Constructivist Celebration @ ISTE – Sunday, June 27, 2010 8:30 – 3:30

The Constructivist Celebration is an opportunity for you to let your creativity run free with the world’s best open-ended software tools in a great setting with enthusiastic colleagues who share your commitment to children, computing, creativity and constructivism. You might think of this stimulating event as a spa day for your mind and soul!

Best of all, the Constructivist Celebration @ ISTE is being held within a few minute walk of the Denver Convention Center, home of the ISTE Conference.

Then you will enjoy five hours of creativity on your own laptop using open-ended creativity software provided by consortium members FableVision, Inspiration, LCSI, and Tech4Learning. Participants will also receive a TechYES Student Technology Certification Mini-kit from Generation YES and SchookIT folks will assist with project development.

Creative computer-using educators deserve to eat like an Italian prince. That’s why this year’s Constructivist Celebration includes continental breakfast, mid-morning refreshment, a three-course Italian lunch and afternoon snacks. This is in addition to the free creativity software and Imagine it2 DVD each participant will receive.

At $60 for the whole package, the Constructivist Celebration is an incredibly affordable event!

Sign up today for the Constructivist Celebration @ ISTE 2010.

I’m excited about this event, it’s always a fun, fabulous day with a creative community. Every year it’s different, and every year I learn something new. I can’t wait to see some of you there!


ACEC 2010 Keynote – The 92% Solution

I’m on my way to Australia to keynote the national educational technology conference ACEC 2010. The presentation is called “The 92% Solution” – meaning students who make up 92% of the population at most schools.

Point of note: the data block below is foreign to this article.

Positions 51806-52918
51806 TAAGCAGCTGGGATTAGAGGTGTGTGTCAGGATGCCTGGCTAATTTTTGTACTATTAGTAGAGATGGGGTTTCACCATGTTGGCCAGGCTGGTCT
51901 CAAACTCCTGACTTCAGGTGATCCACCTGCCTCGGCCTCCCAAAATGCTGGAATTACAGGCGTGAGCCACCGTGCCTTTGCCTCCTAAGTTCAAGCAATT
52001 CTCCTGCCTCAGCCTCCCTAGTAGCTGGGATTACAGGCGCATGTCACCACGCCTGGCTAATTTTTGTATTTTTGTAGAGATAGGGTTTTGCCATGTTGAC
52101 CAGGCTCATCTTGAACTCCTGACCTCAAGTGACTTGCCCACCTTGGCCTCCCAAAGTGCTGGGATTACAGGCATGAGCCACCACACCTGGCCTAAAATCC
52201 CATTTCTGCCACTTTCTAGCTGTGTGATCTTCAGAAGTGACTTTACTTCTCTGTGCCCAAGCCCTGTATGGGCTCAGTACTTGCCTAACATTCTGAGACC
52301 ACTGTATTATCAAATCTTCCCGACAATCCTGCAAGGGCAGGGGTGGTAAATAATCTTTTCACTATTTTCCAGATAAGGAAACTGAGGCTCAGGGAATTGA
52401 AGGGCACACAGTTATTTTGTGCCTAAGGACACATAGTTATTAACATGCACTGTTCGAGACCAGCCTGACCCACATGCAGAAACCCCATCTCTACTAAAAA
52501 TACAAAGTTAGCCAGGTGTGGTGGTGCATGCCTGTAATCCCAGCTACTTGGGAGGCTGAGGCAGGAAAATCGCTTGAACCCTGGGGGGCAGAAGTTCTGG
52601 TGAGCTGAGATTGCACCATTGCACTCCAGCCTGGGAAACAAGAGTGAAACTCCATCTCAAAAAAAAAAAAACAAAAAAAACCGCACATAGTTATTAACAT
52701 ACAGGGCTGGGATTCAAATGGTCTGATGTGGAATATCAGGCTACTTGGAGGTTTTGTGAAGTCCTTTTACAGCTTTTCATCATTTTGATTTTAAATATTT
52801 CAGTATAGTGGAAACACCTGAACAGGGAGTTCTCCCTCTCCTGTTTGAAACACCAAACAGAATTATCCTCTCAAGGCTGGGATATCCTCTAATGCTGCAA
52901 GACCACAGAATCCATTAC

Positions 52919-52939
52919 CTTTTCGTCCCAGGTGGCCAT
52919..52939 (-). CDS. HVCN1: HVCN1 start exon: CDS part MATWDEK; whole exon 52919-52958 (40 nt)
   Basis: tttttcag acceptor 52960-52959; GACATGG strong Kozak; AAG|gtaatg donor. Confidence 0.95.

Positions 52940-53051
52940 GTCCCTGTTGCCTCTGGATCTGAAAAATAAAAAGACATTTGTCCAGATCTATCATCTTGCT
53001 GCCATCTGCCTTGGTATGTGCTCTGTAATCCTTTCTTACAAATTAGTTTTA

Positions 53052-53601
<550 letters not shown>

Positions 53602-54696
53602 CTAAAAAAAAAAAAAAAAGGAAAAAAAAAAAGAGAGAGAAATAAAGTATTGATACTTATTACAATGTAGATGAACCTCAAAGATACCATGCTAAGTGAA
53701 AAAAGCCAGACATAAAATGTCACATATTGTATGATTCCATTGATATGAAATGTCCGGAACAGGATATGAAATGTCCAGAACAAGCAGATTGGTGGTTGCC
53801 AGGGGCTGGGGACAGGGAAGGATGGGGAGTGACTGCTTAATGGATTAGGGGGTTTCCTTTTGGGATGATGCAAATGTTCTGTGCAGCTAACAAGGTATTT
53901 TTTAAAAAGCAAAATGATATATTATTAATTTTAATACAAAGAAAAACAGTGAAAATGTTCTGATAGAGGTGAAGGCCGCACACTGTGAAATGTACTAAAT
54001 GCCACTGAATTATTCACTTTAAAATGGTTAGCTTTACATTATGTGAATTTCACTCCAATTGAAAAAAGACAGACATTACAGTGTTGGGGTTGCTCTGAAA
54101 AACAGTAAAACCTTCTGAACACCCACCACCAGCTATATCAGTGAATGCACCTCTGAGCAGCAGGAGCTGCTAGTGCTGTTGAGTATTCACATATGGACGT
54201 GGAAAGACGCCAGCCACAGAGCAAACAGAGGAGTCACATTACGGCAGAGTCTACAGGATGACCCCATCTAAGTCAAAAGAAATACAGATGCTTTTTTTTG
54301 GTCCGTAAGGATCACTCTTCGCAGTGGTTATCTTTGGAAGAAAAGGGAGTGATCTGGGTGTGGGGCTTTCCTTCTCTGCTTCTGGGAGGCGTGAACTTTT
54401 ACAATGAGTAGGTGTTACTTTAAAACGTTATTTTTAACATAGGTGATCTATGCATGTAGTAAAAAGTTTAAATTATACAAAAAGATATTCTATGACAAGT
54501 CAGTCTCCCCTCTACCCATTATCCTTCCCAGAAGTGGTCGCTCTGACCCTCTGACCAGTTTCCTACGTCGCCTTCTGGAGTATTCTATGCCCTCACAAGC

The 92% Solution – Sylvia Martinez explores the timeless question of why teachers don’t use technology in the classroom from a new perspective.

Since the introduction of computers into schools, teacher professional development has been designed to teach teachers how to use technology in the classroom. Unfortunately, after 30 years there is little evidence that this effort has been successful. Conventional wisdom suggests that the problem is a lack of professional development. This is an assumption that should be challenged.

The days of “sit and get” technology professional development are over. Learn about what’s next – the 92% solution, a strategy that empowers students, improves teaching, and enriches the learning community.

I’m honored and excited to be taking part in this conference – it seems that there is an international recognition that we cannot advance into the future of education without taking the largest stakeholder group into account. Luckily, communication and collaboration technology is facillitating this — a perfect storm at this perfect moment in time.

See you there – Thursday, 8 April 2010 09:00 – 10:00 in Plenary Hall

I’ll also be doing a session – If Games are the Answer, What’s the Question?